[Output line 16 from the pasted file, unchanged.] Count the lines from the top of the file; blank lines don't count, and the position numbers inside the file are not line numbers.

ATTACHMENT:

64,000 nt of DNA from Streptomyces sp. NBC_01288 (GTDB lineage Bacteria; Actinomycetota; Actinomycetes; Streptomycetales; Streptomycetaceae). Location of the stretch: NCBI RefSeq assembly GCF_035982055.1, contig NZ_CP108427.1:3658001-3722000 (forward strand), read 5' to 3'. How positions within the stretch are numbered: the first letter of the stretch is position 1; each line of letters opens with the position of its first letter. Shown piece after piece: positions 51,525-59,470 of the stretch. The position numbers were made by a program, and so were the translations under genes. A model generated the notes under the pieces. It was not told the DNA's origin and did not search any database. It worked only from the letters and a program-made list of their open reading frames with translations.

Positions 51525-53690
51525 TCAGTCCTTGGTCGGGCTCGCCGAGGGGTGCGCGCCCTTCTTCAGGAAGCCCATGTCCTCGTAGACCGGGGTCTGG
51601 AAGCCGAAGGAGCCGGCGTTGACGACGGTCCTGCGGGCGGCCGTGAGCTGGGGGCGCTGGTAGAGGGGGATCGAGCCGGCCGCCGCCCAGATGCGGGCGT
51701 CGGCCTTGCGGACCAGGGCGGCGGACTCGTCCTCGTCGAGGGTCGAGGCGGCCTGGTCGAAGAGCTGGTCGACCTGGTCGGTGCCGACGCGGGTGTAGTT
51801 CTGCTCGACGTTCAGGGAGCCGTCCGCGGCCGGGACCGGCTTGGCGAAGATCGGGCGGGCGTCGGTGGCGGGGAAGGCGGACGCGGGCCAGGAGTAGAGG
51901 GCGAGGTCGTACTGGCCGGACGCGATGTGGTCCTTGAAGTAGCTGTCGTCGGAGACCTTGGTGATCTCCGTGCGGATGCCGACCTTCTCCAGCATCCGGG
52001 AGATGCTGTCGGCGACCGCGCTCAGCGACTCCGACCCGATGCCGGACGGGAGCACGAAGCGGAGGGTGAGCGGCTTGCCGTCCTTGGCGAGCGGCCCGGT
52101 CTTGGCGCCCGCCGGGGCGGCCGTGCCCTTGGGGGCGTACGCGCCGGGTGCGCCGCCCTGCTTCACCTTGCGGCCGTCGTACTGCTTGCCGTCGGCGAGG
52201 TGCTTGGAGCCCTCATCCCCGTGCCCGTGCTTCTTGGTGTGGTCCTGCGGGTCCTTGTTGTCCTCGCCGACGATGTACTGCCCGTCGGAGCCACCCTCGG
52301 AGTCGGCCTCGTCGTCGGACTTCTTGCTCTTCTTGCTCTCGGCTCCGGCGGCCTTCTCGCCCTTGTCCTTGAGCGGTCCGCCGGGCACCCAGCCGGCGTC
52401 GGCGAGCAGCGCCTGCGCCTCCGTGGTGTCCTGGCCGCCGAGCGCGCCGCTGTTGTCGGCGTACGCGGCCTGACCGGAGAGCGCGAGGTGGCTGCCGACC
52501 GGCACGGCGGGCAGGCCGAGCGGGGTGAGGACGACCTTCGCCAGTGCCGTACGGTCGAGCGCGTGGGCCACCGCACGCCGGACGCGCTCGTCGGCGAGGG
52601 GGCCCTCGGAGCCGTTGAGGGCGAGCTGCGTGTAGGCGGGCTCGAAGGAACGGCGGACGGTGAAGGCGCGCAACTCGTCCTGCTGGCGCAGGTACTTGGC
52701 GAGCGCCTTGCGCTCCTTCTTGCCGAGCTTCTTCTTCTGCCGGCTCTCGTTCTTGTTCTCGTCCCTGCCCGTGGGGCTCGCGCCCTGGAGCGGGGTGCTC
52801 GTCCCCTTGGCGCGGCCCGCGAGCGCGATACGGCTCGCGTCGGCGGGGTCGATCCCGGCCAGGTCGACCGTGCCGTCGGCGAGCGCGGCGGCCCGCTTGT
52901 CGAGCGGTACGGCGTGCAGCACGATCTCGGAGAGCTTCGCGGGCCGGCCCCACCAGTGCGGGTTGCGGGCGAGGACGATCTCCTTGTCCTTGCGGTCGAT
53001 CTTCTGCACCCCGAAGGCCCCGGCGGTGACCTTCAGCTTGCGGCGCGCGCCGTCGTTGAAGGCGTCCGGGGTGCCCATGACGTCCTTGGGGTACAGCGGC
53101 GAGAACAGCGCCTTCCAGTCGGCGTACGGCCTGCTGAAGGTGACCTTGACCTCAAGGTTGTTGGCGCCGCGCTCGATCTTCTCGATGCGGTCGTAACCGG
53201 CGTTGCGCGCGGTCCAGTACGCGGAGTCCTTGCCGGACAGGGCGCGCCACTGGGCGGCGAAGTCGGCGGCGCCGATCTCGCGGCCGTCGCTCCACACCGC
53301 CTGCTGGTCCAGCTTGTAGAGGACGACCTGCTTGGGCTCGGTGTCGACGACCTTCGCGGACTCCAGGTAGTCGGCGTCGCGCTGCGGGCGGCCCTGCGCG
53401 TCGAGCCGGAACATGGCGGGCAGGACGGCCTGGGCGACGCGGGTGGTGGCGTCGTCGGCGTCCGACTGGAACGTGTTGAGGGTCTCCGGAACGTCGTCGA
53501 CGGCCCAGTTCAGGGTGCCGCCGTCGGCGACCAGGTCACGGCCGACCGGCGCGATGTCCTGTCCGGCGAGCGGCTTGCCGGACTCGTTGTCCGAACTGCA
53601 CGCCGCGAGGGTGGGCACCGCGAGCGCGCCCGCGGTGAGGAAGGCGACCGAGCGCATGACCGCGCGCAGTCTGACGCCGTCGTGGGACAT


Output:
52801 GTCCCCTTGGCGCGGCCCGCGAGCGCGATACGGCTCGCGTCGGCGGGGTCGATCCCGGCCAGGTCGACCGTGCCGTCGGCGAGCGCGGCGGCCCGCTTGT